When issues start getting in the way
When young people are struggling it can often feel overwhelming – not just for them, but for everyone who loves them. Issues can quickly become larger than life when they start to impact school, relationships, health or family routines. Sometimes the causes behind the issues lie hidden, but are nevertheless very influential. My work with children and youth typically addresses the deeper experiences, thoughts and feelings that may be contributing to current challenges as well as offering concrete tools for coping and managing in the present. Understandably, many youth want specific ways to cope right now, particularly if they are struggling with anxiety, school avoidance, conflicts at home, or other disruptive issues. On the other hand, some individuals attend sessions at their parent's urging, but see their behaviour as no big deal.
Art therapy can help
Art therapy can help in both these situations. It is a gentle but very effective instrument for exploring, unearthing and expressing thoughts and feelings and it blossoms as a therapeutic tool when choice and acceptance are authentically offered. This approach is particularly crucial in supporting children and youth. To recognize the autonomy and perspective of each client – from the teen who sees her parent's concern as interference to the young adult who is eager for help – is the essential starting place.
Offering therapy through the psychotherapeutic, humanistic lens, I work with each individual's unique perspective, distinct strengths and insights. Children and youth benefit greatly from an unbiased adult who demonstrates that they are paying attention, that they don't have a hidden agenda and that they will stick with them regardless of the path travelled. It naturally takes time for a client to feel comfortable in therapy. It may be hard for a parent to be patient, but with time, much can be accomplished.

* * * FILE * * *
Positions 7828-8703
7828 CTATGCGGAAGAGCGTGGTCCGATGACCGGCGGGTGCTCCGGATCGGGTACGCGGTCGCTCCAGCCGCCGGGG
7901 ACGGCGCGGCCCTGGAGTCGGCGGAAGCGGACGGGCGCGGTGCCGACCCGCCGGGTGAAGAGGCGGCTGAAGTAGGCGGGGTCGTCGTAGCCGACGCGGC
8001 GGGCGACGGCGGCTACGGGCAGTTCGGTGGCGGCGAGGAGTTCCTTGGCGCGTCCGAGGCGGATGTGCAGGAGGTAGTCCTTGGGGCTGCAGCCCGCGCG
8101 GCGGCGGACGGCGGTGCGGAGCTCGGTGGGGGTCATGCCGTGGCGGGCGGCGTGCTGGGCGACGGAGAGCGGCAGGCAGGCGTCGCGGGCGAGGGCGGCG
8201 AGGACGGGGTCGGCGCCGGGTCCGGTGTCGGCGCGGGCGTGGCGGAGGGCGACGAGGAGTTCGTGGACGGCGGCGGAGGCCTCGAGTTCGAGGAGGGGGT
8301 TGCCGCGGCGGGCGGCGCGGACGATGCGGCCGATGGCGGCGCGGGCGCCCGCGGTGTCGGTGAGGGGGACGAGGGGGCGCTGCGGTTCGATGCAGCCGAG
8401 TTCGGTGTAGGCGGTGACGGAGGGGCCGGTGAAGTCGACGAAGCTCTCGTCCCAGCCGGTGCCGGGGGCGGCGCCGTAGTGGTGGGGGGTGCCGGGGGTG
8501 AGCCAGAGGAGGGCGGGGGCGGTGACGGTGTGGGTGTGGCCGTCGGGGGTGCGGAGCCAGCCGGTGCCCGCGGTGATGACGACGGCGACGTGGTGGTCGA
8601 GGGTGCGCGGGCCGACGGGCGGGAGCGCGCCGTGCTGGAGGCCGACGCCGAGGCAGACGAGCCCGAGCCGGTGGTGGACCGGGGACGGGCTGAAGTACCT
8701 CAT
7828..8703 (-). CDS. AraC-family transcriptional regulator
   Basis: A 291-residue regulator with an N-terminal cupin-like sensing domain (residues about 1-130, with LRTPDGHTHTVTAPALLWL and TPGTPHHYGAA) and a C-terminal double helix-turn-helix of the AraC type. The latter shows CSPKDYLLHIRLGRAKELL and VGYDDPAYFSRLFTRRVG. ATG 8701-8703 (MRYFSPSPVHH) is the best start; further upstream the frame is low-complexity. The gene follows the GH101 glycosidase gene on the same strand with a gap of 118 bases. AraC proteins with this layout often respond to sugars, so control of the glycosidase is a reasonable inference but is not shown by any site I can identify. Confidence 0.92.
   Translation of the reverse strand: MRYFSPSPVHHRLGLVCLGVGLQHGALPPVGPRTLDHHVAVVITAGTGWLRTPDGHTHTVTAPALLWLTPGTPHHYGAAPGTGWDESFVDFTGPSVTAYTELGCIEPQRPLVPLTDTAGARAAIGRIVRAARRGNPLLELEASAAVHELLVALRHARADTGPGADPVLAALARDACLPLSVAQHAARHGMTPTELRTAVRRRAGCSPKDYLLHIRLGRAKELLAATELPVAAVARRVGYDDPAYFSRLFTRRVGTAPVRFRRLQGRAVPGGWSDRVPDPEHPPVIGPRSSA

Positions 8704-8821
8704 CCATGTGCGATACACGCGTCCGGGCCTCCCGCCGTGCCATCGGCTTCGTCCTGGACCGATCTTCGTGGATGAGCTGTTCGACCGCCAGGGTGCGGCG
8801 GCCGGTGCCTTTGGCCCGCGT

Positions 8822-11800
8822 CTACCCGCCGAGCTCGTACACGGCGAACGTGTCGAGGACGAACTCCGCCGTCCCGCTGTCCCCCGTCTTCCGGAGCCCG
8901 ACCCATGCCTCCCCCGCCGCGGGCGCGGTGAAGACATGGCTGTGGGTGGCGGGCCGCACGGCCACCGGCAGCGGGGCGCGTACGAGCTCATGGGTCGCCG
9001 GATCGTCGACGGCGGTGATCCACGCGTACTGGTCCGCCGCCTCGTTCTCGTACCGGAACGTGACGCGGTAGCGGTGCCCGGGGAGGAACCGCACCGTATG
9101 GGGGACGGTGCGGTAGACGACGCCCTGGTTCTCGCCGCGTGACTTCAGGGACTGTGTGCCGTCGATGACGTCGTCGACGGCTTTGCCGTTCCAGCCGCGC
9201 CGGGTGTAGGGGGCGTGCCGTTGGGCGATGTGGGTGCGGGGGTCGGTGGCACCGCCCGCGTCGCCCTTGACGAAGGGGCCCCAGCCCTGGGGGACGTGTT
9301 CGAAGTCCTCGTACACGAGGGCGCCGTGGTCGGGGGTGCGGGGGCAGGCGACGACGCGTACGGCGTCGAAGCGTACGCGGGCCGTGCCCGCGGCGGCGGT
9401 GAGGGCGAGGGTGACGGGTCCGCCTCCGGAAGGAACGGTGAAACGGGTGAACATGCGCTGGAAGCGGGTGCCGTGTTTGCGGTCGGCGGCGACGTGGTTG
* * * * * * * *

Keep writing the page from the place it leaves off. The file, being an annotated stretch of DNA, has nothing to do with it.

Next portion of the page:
Engaging in art therapy allows a client to give shape to chaos, reining in and reconfiguring issues that can feel overwhelming. This is a powerful tool at any age, but can be particularly effective for young people who are grappling with change internally (physically, emotionally) and perhaps also struggling to find their place in the ever shifting external world.
Physician and author Lawrence S. Neinstein states that there is a wide variability in biological and emotional growth amongst teens, and that they each respond to life's demands and opportunities in unique and personal ways (Neinstein, Adolescent Health Care). My practice is informed by that belief. And I have found that art therapy is a very elastic and accommodating therapeutic tool which has the flexibility to address the unique needs and perspectives of each client.